This Korean dish of oyster, seaweed and rice soup is something I make when I’m dining alone, because I’m the only one in my household that likes oysters. It’s delicious, and takes only about 20 minutes to prepare, including thawing the oysters (I use frozen ones). It’s easy enough to increase the quantities to feed more; the cooking time is the same and you’ll just need a larger pot.
If you have a good source of fresh oysters, preferably small ones such as Kumamoto oysters, then by all means use them, but the soup will be expensive. I use frozen oysters, which are far more economical and convenient because you can keep them on hand; look for ones that are about 3cm (1¼ in). Look for them in shops that sell frozen seafood, dumplings and fish and seafood balls. Shucked oysters packaged in plastic tubs and stored in the refrigerated sections of supermarkets can also work, although they tend to be quite large so you’ll need fewer of them.
For many of the soup ingredients, you’ll need to visit a Korean grocery shop or order online. The only ingredient that might be hard to find, even at a Korean shop, is fulvescens seaweed – a very fine, hair-like variety that is sold frozen or dried (frozen is better). If you can’t find it, substitute thin shreds of kelp or a handful of shredded, unseasoned nori seaweed (it’s not the same thing, though).
Korean soup stock bags contain ingredients such as dried anchovy and kelp. Unlike Japanese dashi bags, the ingredients in Korean soup bags tend to be whole, rather than powdered, and need to be simmered for longer. If you substitute a dashi bag, add it with the kelp and remove it at the same time.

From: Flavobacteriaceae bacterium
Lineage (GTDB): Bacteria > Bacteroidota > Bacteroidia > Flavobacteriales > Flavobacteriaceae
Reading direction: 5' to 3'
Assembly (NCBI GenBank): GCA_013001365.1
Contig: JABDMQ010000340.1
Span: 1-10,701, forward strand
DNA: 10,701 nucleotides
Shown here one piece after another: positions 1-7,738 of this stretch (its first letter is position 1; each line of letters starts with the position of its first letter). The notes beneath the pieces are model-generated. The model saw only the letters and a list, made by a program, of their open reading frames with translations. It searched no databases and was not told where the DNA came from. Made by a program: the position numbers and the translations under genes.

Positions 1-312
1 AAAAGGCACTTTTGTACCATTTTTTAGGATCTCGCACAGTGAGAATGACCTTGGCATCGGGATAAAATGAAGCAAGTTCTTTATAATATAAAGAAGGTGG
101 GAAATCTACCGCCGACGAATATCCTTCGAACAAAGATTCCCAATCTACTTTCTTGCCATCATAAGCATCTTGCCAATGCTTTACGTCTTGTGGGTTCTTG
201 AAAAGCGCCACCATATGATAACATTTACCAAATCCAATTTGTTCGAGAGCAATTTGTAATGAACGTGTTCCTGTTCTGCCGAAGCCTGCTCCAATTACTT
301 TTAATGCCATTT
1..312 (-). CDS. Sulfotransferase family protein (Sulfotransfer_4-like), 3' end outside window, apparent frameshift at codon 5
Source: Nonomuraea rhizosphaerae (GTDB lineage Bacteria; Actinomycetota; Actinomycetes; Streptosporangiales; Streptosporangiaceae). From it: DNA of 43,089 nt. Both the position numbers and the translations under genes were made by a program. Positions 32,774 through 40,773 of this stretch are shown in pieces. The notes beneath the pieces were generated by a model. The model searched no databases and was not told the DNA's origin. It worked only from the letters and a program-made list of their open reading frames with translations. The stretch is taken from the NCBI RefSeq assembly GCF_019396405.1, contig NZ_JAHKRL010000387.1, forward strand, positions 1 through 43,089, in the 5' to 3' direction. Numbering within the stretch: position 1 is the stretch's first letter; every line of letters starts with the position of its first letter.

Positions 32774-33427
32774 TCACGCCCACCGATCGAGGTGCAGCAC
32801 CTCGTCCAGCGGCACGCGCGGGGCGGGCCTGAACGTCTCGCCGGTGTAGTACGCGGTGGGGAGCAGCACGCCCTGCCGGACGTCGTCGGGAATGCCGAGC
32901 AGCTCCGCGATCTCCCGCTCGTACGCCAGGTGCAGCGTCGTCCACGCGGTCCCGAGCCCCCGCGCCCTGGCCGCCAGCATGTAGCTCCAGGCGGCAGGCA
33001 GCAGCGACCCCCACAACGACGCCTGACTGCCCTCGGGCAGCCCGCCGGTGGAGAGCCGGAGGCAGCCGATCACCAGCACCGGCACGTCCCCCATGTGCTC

Korean brined shrimp (saeujeot) are tiny and come in jars. Soup soy sauce is pale in colour and is saltier and has more umami than regular soy sauce. If you can’t find saeujeot or soup soy sauce, substitute Korean anchovy sauce or Thai or Vietnamese fish sauce, adding it to taste.
If you don’t want rice, just leave it out – this version of the soup is called gul guk.
If using frozen oysters, put them in a bowl, add tepid water and leave for about five minutes, or until the oysters are thawed. Pour off as much water as possible, then sprinkle one teaspoon of salt over the oysters. Mix gently – the oysters will become slimy. Add some water to the bowl, stir gently, then pour off the water. Repeat the salting and rinsing process once, then drain off as much water as possible. If using fresh oysters, shuck them then rinse them briefly before draining.
Put the fulvescens seaweed in a bowl, add water to cover and leave until thawed. Pour off the water, sprinkle one teaspoon of salt over the seaweed and mix gently, then rinse with fresh water before draining in a small sieve.
Thoroughly rinse the leek and trim off and discard the root end. Trim off the dark green part of the leek and cut it into pieces about 5cm (2 in) long. Slice the white and pale green part of the leek on the diagonal into pieces about 1cm (⅜ in) long and set aside.
Halve the garlic clove and thinly slice it. Slice the radish into pieces about 5mm (¼ in) thick. Cut the chives into 2.5cm (1 in) lengths. Thinly slice the chilli on the diagonal and mince the spring onions.
Pour 550ml (2¼ cups) of water into a stove-to-table earthenware pot that holds about 1.2 litres (4¾ cups).
Put the leek tops, garlic, radish and stock bag into the pot and bring to a boil over a high flame. Lower the heat and cook the ingredients on a low simmer for about five minutes.
Add the pieces of dried kelp and simmer for one minute. Use chopsticks to remove the leek pieces, soup bag and kelp.
Stir the saeujeot and the white and pale green parts of the leek into the simmering liquid and cook for about a minute.
Add the oysters, fulvescens seaweed and flat chives and stir well. Taste for seasonings and add some soup soy sauce, if necessary.
Simmer the ingredients for about three minutes, then stir in the rice and cook for two more minutes.
Scatter the banana chilli and spring onion on top, then serve immediately, with kimchi or banchan.